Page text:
Michiana Chronicles

The Michiana Chronicles writers bring portraits of our life and times to the 88.1 WVPE airwaves every Friday at 7:35 am during Morning Edition and over the noon hour at 12:30 pm during Here and Now. Michiana Chronicles was first broadcast in October 2001. Contact the writers at chronicles@wvpe.org and thanks for listening!

My friend is rehabbing a two-story brick house in the big city, renewing that sturdy old beast and contributing something of his own to an urban neighborhood that is making its comeback. I stop by once in a while to check out the progress. Cooler than cool but almost invisible are the twenty new solar panels up on the flat roof, with their web app that graphs how much electricity each panel generates on sunny as well as shady days.

April Lidinsky

As a nerdy kid with a competitive streak, I thought of summer reading as both a sprint and a marathon. My local library didn't host a “summer reading challenge,” so my only competition was myself … but I’m sorry to say how much I enjoyed flaunting my long list of conquered titles. Now, as a nerdy proto-crone with a competitive streak, I still relish this feeling.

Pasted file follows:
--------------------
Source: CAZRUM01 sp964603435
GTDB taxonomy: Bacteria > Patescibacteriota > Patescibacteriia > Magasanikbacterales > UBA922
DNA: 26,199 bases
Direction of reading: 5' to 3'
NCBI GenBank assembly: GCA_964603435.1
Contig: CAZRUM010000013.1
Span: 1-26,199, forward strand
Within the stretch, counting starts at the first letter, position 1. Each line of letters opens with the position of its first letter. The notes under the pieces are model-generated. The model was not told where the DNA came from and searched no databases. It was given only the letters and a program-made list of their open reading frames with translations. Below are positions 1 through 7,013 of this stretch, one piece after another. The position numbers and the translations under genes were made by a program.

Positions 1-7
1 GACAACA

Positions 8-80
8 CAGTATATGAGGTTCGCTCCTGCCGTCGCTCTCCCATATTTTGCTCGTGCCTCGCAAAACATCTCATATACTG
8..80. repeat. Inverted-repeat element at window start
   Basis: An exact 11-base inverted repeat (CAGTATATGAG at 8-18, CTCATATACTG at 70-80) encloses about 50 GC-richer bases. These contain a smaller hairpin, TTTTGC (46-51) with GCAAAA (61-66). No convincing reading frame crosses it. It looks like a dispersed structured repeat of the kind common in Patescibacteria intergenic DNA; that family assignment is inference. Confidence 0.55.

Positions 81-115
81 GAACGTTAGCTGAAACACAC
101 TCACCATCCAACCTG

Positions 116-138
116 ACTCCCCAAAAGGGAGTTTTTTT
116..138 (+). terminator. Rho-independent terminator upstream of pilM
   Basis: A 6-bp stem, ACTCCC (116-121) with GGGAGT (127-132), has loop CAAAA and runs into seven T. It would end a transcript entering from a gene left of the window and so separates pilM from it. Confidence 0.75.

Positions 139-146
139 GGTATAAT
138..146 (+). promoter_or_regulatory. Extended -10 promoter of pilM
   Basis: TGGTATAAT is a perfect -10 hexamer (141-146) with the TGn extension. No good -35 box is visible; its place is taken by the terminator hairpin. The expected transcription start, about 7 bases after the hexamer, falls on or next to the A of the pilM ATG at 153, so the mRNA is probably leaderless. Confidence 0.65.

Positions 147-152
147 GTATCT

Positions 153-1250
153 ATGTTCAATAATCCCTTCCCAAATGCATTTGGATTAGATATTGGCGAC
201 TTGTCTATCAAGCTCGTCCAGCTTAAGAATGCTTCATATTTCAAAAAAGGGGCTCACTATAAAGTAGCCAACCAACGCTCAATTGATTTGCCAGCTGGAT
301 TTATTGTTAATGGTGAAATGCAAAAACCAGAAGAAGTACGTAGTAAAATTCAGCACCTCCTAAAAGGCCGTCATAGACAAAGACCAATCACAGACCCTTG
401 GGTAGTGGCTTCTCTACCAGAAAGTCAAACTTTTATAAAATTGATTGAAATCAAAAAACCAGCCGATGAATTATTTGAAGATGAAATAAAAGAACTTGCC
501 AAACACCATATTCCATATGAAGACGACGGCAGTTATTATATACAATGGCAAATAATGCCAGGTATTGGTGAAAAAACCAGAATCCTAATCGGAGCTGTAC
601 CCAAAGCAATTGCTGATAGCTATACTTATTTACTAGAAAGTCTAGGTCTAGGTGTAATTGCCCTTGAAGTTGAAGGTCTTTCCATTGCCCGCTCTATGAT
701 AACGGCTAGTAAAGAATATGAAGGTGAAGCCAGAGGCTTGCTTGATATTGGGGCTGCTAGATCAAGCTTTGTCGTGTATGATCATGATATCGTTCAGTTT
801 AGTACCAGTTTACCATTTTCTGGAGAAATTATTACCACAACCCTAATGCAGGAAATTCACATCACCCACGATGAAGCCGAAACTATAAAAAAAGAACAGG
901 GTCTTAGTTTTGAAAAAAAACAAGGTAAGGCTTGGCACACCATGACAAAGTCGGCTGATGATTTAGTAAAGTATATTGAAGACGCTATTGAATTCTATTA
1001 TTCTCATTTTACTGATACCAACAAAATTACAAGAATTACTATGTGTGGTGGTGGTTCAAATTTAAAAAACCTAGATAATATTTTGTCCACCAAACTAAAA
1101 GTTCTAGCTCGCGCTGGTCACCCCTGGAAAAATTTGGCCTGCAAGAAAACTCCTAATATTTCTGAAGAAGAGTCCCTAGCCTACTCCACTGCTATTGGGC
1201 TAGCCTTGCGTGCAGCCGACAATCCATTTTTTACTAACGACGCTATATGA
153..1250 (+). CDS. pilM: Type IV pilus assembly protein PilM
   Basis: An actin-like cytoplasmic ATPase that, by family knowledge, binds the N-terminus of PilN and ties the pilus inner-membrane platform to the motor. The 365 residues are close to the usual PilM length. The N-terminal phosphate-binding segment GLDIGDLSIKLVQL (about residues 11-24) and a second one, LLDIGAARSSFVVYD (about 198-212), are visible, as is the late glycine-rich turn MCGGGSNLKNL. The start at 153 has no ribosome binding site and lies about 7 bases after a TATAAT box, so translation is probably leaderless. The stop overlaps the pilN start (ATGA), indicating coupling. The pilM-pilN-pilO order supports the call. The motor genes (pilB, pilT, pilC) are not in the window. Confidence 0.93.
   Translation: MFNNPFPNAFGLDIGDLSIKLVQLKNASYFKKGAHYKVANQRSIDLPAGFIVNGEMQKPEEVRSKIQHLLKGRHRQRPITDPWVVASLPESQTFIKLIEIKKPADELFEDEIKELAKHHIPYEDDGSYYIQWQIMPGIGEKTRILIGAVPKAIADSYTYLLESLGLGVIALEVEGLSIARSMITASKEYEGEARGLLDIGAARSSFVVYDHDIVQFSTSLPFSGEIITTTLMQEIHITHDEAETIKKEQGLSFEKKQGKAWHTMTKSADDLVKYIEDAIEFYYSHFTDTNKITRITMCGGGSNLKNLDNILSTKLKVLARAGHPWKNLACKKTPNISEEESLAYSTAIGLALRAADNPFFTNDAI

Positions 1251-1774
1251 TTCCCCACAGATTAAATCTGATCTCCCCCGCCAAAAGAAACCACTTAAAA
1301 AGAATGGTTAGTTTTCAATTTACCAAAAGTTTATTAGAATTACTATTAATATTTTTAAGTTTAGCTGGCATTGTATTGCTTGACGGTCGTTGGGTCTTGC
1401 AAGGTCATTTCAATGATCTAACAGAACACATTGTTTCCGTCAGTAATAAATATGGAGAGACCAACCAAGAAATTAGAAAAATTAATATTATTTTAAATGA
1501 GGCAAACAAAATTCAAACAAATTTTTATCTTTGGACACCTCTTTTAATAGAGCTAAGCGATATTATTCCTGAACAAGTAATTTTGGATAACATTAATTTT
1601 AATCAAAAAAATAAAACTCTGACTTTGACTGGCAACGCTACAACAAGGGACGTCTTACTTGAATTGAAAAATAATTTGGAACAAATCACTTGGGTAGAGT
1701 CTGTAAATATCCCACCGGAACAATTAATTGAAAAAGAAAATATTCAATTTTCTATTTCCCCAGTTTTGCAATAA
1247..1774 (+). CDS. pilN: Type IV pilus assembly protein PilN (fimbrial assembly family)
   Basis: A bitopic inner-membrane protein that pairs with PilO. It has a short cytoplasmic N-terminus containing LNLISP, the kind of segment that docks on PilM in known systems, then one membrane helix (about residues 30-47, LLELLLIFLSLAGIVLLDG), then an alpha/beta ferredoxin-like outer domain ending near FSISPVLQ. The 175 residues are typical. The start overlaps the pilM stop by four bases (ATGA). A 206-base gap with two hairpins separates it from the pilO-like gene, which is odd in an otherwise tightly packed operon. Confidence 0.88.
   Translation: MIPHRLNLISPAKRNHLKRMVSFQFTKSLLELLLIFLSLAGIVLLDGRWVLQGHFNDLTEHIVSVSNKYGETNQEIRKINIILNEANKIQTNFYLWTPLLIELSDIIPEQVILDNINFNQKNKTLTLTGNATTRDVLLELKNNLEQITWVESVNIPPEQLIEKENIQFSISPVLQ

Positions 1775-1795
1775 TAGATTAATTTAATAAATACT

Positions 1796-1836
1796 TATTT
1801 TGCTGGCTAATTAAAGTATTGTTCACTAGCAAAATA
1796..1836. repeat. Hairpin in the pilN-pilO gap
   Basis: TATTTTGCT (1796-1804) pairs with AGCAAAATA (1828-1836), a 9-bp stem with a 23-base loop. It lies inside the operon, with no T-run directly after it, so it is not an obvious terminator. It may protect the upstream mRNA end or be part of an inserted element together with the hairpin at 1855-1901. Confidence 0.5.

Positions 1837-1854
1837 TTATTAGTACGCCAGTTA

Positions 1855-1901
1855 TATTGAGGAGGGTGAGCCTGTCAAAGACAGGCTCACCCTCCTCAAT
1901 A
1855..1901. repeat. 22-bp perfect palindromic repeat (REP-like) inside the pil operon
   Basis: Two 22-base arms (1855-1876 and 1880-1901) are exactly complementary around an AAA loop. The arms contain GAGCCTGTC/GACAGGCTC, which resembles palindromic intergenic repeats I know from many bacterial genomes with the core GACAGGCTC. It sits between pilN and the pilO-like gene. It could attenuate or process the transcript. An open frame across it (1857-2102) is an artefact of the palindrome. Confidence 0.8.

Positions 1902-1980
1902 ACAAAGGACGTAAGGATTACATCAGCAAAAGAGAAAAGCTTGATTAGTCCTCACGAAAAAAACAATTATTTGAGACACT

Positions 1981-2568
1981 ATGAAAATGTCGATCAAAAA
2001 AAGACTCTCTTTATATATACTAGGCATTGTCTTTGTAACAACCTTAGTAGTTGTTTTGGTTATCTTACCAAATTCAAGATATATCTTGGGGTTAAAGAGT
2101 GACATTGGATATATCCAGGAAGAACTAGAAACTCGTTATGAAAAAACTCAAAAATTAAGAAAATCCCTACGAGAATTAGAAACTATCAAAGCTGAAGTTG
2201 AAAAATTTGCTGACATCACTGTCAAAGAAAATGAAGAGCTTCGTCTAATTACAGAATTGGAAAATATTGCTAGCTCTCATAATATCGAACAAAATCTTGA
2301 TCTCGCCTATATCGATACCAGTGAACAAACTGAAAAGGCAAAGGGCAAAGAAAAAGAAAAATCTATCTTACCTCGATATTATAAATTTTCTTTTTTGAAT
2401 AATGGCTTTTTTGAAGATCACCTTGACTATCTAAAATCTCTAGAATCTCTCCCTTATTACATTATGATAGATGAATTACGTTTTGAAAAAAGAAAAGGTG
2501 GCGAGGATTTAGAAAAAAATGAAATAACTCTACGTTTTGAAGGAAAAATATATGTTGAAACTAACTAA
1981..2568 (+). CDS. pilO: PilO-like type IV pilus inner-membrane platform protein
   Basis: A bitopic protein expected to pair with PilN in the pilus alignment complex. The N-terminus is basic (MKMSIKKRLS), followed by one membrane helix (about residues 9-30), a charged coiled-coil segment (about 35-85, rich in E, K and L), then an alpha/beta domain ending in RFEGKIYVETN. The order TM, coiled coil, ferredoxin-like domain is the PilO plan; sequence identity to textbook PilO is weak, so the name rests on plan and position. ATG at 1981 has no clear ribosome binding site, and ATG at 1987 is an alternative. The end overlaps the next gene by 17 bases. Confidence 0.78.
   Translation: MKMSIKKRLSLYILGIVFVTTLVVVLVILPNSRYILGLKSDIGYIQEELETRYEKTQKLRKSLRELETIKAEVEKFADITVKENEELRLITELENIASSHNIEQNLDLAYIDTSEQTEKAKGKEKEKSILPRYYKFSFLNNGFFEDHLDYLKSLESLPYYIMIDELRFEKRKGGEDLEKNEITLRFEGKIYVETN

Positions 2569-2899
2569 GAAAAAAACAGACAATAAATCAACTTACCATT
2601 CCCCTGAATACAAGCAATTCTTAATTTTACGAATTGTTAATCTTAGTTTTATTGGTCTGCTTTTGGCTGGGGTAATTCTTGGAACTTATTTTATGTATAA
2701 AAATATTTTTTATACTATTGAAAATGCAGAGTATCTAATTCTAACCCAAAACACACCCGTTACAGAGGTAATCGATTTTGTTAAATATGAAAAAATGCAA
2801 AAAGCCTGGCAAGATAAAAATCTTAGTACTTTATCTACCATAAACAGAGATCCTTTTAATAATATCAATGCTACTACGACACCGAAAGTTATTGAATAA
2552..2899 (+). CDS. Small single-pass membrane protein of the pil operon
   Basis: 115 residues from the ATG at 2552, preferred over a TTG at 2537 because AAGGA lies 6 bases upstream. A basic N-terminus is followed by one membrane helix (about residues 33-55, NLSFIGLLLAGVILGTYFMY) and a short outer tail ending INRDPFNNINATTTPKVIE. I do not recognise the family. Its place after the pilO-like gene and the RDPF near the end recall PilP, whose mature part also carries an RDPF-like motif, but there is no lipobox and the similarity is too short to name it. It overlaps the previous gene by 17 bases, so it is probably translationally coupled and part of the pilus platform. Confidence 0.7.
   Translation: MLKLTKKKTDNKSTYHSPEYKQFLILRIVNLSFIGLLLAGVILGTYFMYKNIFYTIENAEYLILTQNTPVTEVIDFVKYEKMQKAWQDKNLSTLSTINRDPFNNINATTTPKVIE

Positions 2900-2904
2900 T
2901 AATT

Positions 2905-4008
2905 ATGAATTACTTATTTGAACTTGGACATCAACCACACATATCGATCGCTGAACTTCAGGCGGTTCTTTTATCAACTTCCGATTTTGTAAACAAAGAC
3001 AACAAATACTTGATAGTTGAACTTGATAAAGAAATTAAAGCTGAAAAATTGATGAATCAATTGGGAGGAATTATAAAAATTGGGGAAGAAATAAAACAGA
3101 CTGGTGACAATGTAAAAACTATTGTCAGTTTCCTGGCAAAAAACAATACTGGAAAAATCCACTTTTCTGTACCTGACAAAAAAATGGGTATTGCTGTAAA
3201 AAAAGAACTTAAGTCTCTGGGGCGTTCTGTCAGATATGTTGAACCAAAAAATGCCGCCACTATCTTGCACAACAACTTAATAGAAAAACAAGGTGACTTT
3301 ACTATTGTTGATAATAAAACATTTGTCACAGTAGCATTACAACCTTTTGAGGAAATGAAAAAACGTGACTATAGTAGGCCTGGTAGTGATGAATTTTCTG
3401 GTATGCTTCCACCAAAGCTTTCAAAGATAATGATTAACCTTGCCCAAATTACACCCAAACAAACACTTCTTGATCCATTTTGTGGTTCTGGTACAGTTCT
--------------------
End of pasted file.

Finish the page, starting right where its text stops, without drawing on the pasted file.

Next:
Michiana Chronicles: The End Of The Line

Jun 8, 2018
Sid Shroyer

Back in April, that first weekend when it seemed like winter would, in fact, end, a group of Kiwanis fellows got together to pick up the trash along State Road 2 between Mayflower and the bypass.

This was my first time to the task, being a new member, and if I say I was surprised by the amount rubbish along the road, that would suggest that I’d given it some thought, which I hadn’t, really.  

“Sometimes you have a little trouble taking ‘no’ for an answer, don’t you?” That’s what Larry, my beloved, has said to me in the past when I have been, well, having trouble taking “no” for an answer.

Puppy Love

May 25, 2018